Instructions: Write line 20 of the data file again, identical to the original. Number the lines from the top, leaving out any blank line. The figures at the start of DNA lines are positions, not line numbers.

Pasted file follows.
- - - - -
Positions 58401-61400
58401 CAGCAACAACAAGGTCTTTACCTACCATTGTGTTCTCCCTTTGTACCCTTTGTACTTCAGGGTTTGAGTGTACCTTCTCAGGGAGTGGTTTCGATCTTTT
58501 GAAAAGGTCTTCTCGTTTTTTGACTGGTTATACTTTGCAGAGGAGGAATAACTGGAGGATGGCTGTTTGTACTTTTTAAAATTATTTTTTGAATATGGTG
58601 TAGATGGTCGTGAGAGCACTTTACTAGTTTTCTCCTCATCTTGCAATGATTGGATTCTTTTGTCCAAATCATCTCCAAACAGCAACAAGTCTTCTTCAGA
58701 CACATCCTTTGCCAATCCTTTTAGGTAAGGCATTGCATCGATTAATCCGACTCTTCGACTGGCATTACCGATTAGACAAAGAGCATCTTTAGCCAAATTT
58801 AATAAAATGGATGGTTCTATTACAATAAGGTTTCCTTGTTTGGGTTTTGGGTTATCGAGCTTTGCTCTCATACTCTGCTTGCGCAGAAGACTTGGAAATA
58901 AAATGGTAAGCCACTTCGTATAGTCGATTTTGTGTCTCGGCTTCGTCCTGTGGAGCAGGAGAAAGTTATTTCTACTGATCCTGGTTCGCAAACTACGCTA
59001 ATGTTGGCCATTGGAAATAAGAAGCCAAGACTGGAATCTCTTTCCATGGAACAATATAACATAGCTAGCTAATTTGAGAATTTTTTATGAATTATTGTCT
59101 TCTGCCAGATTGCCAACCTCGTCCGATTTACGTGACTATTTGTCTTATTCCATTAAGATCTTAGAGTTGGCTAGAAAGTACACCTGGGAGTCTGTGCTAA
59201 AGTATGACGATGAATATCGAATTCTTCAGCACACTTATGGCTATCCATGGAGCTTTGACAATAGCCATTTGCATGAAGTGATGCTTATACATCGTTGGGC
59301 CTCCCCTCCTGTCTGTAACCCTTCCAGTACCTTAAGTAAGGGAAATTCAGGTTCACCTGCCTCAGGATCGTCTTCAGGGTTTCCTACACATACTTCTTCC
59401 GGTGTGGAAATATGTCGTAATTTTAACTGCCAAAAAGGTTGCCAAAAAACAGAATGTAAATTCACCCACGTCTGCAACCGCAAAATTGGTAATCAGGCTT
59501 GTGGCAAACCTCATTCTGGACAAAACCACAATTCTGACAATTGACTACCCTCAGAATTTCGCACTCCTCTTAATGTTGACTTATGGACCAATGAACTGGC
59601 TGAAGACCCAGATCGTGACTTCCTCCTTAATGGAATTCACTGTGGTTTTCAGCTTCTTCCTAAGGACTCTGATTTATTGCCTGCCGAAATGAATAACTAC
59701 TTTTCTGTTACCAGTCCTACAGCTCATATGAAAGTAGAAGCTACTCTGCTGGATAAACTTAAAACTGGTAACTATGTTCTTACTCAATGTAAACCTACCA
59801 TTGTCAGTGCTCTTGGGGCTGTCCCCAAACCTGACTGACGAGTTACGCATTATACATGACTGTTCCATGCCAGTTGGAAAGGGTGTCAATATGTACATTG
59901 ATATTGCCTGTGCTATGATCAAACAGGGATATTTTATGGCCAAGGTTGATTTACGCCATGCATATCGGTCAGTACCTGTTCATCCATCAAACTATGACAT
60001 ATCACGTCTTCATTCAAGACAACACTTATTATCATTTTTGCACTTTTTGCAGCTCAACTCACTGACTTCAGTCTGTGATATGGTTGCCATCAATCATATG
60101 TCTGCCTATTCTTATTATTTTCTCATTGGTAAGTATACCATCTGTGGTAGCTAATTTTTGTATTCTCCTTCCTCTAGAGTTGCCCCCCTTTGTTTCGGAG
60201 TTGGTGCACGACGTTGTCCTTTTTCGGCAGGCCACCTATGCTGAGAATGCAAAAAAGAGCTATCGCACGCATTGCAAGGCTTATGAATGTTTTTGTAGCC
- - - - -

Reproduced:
60201 TTGGTGCACGACGTTGTCCTTTTTCGGCAGGCCACCTATGCTGAGAATGCAAAAAAGAGCTATCGCACGCATTGCAAGGCTTATGAATGTTTTTGTAGCC